How to get Support
- The Analytical Platform team in MOJ Digital & Technology is responsible for providing access to software like R Studio and Jupyter.
- Analysts themselves are responsible for the code they write in these tools, and the Platform team is not responsible for assisting with problems with this code. As a rule of thumb, if the problem you’re experiencing would also occur with R Studio or Python installed on a standalone computer, then the platform team don’t offer support.
- If you’ve read through the user guidance and are still stuck, the best place to go for support is the #analytical-platform-support Slack channel for issues with the platform, or the #r channel and #python channel to get support from peers in your code.
What follows provides further details about how to ask for support, and what you can do to get your issues resolved as quickly as possible.
When using the analytical platform you may experience problems with administration and the platform infrastructure (such as logging in and authorisation) issues with your code (running R or Python scripts) or the platform not functioning as expected, each of these will have a different support path as set out below.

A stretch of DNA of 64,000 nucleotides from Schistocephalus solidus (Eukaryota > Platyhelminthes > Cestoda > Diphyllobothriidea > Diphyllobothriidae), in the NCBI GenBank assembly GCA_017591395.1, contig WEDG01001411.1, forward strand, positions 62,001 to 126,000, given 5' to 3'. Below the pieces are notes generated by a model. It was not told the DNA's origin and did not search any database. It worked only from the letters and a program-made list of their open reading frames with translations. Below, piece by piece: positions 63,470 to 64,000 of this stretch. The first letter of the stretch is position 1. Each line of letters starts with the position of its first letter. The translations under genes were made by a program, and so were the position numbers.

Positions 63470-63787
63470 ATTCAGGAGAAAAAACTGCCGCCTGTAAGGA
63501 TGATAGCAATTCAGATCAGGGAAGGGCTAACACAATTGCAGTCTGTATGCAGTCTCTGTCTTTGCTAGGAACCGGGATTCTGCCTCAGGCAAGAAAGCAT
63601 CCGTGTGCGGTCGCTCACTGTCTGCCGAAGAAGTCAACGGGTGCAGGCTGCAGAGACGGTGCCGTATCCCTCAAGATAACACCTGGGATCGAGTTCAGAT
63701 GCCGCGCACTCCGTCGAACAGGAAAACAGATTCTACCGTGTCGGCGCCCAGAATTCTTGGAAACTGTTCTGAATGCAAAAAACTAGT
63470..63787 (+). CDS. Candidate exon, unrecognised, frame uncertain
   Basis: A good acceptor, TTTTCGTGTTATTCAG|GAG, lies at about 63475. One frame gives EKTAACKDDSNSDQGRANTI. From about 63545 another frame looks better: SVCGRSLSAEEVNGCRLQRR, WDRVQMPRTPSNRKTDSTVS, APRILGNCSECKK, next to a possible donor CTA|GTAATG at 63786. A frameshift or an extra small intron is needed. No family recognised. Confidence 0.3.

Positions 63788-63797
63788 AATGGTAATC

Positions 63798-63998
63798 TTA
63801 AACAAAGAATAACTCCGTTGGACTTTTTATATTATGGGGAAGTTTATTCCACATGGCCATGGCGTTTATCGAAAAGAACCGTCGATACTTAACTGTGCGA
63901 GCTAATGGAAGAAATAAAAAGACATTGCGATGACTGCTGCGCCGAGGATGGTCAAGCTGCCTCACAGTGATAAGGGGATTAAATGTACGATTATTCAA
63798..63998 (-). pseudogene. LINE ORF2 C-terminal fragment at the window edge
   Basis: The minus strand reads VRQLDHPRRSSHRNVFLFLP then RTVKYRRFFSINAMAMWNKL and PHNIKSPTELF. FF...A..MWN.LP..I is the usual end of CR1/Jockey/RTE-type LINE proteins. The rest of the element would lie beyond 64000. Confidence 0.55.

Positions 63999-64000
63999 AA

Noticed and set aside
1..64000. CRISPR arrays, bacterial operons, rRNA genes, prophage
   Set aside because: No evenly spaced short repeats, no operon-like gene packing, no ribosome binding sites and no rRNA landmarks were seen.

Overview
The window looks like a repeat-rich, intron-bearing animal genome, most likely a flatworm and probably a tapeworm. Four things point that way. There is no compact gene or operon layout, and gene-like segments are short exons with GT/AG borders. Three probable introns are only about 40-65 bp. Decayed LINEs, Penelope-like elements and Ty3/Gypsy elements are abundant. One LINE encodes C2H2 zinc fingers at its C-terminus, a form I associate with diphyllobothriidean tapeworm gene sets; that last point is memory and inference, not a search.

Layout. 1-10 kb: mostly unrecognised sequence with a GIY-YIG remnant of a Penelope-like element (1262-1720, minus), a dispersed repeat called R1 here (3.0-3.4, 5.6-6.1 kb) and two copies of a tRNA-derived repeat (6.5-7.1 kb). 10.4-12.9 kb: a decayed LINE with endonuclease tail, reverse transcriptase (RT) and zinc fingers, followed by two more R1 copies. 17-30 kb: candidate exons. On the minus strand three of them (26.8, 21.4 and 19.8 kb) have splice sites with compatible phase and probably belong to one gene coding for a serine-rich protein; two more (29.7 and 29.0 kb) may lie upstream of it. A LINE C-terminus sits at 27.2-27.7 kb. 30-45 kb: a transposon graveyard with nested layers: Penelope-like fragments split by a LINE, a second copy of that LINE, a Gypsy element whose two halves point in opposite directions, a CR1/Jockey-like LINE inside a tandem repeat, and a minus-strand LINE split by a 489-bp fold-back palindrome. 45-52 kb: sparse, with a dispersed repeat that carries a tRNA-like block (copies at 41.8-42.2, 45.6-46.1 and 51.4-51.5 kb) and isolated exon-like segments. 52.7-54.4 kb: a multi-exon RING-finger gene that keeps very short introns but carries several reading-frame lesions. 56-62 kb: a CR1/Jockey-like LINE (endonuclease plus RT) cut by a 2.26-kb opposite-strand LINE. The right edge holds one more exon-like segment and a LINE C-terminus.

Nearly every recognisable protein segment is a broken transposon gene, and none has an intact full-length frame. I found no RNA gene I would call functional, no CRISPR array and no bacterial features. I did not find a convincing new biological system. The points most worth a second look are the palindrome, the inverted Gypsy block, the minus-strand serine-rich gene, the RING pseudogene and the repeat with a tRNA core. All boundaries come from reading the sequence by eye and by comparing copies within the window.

For every problem though there are a few quick steps you can try that will make it easier to provide help and may even fix your issue outright. With the exception of direct administration issues such as resetting authorisation try to:
Reproduce the issue: if you can reliably recreate the issue time after time this will make it easier to pin point exactly what is going wrong. This may not always be possible with intermittent faults.
Be specific: isolate the problem as much as possible and narrow it down to the smallest segment. It’s much easier and quicker if you can pin point a function or line of code, or the exact step that is causing a failure.
Check if it is a known issue: it could be that the problem is experienced regularly by others or is a known bug currently being fixed. The place to go to check this will vary on the problem but checking GitHub issue logs, googling the problem, checking stackoverflow and browsing the Slack channels can often highlight the best next steps to take.
Routes of support
Analytical Platform support
The Analytical Platform team is responsible for supporting problems with the Analytical Platform itself. If there is a issue relating to the running of the Analytlcal Platform or surrounding infrastructure then they can provide support. Examples of this include:
bugs or unexpected issues
- Analytical Platform crashing or inaccessible
- deployment of Shiny apps not working